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Investigating how alternative splicing processes affect cartilage biology from development to old age


Biosciences Institute

Dr L Reynard , Dr S Tew , Prof D Elliott Friday, January 22, 2021 Competition Funded PhD Project (Students Worldwide)
Newcastle United Kingdom Bioinformatics Cell Biology Molecular Biology

About the Project

Healthy cartilage in our joints is essential for us to maintain an active life into old age, with cartilage breakdown causing chronic pain, joint stiffness and reduced mobility. Chondrocytes, the only cell type present in cartilage, have a specialised phenotype that is initiated during development and then maintained throughout life. Successful maintenance of this chondrocyte phenotype is important for healthy joint ageing, whilst improved understanding of cartilage differentiation from stem cells is important for improving cartilage tissue regeneration approaches. 

Alternative RNA splicing (AS) and alternative polyadenylation (AP) are two essential mechanisms for the post-transcriptional control of gene expression in eukaryotes. Over 95% of multi-exonic genes are alternatively spliced in humans, allowing a single gene to encode multiple protein isoforms with different (sometimes antagonistic) functions, distinct subcellular localisations and diverse protein-protein interactions. Alternative polyadenylation results in transcripts pools that share similar protein coding regions but have different length 3’UTRs with different transcript stabilities. These two regulatory mechanisms are crucial for normal physiological processes including tissue development, differentiation and homeostasis. Post-transcriptional gene regulation is dysregulated during ageing, with abnormal AS and AP linked to several age-related pathologies including cancer and cardiovascular disease.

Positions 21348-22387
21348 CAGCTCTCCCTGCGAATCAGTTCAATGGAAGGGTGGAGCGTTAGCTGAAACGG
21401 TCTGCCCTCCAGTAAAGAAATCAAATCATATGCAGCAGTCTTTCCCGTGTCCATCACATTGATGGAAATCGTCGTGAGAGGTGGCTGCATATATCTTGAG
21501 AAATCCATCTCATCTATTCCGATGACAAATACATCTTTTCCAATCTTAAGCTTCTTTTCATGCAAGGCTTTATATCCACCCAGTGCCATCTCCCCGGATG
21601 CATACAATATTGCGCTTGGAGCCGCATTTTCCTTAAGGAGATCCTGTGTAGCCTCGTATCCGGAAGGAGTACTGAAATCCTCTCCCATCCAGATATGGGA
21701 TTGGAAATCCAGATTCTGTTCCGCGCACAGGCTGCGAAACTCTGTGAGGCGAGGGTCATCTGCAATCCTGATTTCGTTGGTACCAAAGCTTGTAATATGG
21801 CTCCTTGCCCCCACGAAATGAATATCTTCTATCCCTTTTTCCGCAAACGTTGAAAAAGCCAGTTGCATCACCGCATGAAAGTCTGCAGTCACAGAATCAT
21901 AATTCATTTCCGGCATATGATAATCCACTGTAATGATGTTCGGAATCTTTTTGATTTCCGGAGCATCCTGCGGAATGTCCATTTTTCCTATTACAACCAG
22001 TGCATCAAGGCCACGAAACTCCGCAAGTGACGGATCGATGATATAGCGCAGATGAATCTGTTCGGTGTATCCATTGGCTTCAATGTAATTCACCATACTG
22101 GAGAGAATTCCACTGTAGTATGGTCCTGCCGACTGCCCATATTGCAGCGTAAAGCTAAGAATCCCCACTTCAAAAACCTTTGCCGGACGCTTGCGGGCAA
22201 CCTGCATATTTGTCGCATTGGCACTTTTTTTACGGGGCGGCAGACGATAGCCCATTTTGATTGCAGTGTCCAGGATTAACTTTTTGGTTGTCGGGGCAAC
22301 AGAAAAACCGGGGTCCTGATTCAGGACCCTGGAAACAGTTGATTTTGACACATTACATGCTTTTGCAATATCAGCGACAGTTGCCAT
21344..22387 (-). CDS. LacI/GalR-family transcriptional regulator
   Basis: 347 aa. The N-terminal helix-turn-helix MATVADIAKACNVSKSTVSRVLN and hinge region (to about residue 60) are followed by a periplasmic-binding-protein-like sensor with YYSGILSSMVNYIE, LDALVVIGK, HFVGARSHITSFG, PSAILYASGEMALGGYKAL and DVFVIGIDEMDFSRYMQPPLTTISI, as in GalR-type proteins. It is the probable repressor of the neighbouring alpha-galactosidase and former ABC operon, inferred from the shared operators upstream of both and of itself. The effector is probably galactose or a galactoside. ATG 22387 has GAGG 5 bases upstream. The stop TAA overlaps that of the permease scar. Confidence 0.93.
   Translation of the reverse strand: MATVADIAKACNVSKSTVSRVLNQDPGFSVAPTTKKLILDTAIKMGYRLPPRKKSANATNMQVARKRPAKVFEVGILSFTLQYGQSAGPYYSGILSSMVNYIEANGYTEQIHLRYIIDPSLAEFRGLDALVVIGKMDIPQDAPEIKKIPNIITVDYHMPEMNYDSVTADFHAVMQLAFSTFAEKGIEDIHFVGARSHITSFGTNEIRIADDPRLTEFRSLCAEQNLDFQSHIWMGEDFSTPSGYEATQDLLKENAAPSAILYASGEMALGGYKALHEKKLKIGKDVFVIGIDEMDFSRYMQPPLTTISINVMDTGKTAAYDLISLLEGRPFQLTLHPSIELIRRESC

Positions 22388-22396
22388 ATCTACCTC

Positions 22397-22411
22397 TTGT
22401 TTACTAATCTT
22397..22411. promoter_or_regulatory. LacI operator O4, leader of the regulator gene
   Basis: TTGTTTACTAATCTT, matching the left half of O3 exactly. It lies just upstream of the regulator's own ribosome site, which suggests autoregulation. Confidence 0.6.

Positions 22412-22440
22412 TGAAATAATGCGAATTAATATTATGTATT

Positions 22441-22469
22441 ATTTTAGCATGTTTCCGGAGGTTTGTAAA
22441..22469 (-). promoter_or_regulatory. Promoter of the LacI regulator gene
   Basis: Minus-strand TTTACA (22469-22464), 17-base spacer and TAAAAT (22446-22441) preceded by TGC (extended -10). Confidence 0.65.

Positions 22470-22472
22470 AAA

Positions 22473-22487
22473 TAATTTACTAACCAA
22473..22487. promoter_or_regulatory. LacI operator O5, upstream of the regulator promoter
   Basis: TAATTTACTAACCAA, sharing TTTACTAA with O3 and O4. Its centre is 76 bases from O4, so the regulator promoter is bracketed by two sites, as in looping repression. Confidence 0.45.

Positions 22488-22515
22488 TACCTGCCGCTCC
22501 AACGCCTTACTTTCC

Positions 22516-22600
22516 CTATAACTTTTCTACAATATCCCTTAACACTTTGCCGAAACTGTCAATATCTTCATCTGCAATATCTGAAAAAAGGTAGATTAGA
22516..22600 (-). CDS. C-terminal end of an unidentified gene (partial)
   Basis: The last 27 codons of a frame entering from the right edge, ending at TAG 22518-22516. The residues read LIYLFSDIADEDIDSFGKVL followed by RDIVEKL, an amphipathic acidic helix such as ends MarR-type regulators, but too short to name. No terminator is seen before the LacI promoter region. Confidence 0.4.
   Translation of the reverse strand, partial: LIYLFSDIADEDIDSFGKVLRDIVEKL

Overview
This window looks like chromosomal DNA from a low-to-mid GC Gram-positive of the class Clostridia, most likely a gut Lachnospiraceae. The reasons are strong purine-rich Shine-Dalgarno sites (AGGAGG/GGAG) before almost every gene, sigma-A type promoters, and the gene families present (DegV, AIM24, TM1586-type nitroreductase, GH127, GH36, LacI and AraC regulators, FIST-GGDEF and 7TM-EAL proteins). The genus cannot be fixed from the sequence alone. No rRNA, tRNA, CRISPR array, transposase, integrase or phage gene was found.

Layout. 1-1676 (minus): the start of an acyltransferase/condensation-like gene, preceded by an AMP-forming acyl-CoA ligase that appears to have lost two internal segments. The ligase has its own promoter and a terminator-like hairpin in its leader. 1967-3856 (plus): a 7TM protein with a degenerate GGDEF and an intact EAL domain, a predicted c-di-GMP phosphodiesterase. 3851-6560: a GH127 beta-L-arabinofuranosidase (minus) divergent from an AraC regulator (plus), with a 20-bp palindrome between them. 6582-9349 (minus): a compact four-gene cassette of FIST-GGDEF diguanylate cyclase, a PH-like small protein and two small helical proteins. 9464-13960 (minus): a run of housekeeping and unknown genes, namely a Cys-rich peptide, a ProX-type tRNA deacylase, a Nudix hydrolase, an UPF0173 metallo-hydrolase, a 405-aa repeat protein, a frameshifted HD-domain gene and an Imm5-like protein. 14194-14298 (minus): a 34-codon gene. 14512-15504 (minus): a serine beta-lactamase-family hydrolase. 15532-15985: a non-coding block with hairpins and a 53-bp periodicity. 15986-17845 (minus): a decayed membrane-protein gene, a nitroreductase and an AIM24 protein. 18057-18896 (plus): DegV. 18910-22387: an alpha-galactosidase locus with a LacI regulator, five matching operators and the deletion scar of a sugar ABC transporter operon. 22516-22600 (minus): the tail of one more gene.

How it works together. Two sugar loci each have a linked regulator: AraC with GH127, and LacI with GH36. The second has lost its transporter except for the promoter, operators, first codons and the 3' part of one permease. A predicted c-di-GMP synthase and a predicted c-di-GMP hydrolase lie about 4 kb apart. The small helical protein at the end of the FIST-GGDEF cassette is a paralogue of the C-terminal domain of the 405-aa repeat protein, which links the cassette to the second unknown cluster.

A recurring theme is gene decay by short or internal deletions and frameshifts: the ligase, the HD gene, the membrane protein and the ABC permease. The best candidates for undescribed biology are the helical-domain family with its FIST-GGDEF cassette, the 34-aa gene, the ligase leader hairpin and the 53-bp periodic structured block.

The role of AS and AP in cartilage development, health, age-related dysfunction and disease has not yet been explored at the genome wide level. This studentship offers an exciting opportunity to investigate the role of alternative mRNA isoforms in human cartilage function across the lifespan, from embryonic development to old age. The project will combine bioinformatics analysis with molecular biology techniques including qRT-PCR, western blot, human cell culture and biochemical assays. Cutting-edge CRISPR-Cas9 genetic editing approaches and antisense oligonucleotides will also be used to examine the function of specific age-related mRNAs in cartilage homeostasis.

The student will be primarily supervised by Dr Louise Reynard at Newcastle University, a world-leader in genetic and epigenetic regulation of cartilage gene expression. They will be co-supervised by Dr Simon Tew at the University of Liverpool, a pioneer in understanding post-transcriptional gene regulation in cartilage, and Prof David Elliott at Newcastle University, an expert in alternative splicing. In addition, the project involves placement periods with Dr Tew in Liverpool. The data generated by this studentship will reveal insight into the biological processes underlying cartilage ageing, provide new avenues for improving cartilage regenerative medicine approaches and identify potential targets for therapeutic intervention to treat cartilage age-related dysregulation.